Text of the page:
While redundancy groups are most commonly found in legacy deployments (i.e., those that predate 128 Technology's introduction of the fabric interface), they are still useful in simple HA deployments. Furthermore, the redundancy group affords administrators the ability to assert a preference for which node is active in an HA pair in the "sunny day" scenario where no interfaces are administratively or operationally down.

Generally, you will configure two nodes that each have a set of forwarding interfaces (for illustrative purposes, assume an interface on an internal network named lan and an interface on an external network named wan). Each node requires a redundancy-group that containing a pair of internal and external interfaces, as is seen in the following example:

redundancy-group      grp-node1
name grp-node1

member node1 wan
node node1
device-id wan
exit

member node1 lan
node node1
device-id lan
exit
priority 50
exit

redundancy-group grp-node2
name grp-node2

member node2 wan
node node2
device-id wan
exit

member node2 lan
node node2
device-id lan
exit
priority 25
exit

In this example, our two redundant nodes (node1 and node2) each have two interfaces contained within part of the redundancy-group. Note that each group collects the interfaces for a node, not interfaces that share a global-id.

It is considered a best practice to configure different priority values on each redundancy group. The group with the higher priority value is active, or primary. When configuring redundancy-groups the failover of the systems is “revertive”; the group with the higher priority is active unless it experiences a failure. When that failure is restored it becomes active again.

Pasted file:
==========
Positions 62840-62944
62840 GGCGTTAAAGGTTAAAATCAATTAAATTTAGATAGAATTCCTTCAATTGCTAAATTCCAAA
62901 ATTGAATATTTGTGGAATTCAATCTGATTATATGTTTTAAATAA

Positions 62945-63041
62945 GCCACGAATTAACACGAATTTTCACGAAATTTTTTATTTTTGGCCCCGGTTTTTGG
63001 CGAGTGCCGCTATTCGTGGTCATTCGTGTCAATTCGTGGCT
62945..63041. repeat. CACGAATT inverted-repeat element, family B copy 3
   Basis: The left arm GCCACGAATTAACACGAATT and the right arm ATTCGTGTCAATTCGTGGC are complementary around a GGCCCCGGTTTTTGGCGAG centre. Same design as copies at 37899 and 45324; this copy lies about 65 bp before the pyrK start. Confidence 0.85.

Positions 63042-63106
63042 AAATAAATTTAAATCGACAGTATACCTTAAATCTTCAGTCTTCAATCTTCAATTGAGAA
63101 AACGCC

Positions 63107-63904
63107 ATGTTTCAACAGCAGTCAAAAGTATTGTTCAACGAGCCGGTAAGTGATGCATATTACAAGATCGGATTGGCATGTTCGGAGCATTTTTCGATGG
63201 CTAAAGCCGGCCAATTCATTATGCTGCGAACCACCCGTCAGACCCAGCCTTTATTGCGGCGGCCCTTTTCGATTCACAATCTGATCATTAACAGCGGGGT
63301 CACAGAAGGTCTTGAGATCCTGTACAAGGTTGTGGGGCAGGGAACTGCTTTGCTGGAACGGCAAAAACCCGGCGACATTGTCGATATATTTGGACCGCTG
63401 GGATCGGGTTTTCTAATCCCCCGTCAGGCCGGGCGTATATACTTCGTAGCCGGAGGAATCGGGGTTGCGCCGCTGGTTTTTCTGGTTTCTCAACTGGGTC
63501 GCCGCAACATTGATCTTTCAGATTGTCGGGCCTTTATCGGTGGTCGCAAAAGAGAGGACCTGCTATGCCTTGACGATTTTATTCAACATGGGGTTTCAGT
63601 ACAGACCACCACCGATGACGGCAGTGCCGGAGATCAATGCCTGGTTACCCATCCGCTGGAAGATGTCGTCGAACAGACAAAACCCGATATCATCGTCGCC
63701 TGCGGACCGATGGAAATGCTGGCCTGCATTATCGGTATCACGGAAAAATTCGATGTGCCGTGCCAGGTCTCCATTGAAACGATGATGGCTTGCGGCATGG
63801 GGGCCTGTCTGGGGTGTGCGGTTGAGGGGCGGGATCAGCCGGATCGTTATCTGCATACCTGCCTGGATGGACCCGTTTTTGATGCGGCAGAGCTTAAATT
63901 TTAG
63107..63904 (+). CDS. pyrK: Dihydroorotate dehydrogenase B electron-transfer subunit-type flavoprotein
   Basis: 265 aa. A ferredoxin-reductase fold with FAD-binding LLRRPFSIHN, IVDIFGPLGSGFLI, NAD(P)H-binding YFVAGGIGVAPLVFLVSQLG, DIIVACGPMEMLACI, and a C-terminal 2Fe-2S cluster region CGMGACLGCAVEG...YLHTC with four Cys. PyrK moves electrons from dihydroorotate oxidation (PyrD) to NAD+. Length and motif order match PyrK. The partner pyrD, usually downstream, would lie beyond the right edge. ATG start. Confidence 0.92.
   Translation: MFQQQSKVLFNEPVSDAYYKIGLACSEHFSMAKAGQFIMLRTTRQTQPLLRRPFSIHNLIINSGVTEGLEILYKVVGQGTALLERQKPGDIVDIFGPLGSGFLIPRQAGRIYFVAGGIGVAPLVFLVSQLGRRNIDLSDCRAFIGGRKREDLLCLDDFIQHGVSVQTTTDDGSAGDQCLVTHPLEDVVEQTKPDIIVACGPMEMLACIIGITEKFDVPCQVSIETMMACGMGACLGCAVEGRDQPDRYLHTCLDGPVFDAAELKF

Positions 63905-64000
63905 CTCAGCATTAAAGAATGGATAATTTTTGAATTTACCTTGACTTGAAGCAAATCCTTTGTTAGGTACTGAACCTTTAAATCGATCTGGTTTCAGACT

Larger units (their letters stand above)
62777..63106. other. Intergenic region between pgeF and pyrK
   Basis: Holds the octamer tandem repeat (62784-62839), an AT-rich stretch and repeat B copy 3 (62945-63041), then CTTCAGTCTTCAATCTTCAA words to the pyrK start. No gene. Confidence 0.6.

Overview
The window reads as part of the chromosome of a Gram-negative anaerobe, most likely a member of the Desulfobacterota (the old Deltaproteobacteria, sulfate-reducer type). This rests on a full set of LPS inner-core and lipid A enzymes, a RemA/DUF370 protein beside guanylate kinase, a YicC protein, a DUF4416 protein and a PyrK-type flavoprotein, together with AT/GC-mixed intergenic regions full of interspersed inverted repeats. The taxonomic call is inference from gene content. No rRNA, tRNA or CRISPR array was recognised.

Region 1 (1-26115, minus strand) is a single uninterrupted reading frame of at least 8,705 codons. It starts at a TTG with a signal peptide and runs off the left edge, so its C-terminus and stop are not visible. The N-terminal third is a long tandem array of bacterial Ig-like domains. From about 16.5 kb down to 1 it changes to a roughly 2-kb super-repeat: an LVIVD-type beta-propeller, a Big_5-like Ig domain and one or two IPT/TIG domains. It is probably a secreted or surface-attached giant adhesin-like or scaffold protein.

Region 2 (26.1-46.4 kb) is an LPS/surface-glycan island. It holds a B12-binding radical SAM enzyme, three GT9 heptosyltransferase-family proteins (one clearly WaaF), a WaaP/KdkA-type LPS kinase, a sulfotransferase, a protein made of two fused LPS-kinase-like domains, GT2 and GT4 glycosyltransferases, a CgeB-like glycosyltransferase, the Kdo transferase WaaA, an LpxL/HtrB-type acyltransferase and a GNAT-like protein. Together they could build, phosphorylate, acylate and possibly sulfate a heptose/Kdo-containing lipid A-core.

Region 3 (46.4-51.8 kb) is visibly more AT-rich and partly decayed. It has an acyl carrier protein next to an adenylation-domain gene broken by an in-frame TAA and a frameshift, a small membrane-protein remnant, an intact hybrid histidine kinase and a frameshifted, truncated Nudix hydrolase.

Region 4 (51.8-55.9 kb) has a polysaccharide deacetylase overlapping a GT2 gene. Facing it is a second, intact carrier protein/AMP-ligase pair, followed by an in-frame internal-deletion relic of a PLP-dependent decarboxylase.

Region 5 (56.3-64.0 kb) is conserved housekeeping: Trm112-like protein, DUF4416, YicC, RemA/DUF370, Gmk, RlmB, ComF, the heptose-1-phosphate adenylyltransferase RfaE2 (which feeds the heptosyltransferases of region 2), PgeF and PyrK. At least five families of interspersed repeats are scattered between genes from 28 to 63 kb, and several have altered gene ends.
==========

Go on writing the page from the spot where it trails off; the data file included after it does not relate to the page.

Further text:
note

If two redundancy-groups are configured with the same priority value, the SSR router will select an active member using an internal election algorithm, which is not guaranteed to be revertive in the event of a failure.

Service Route Redundancy

Available with SSR Version 5.4 and higher.

enable-failover on the service-route:

Service routes are used to influence traffic destinations for services. By enabling failover on the service route, failover includes the existing sessions, eliminating the lag time previously encountered as those sessions were re-established. Service route redundancy is not exclusive to dual node, high availability configurations. It is configured as shown below.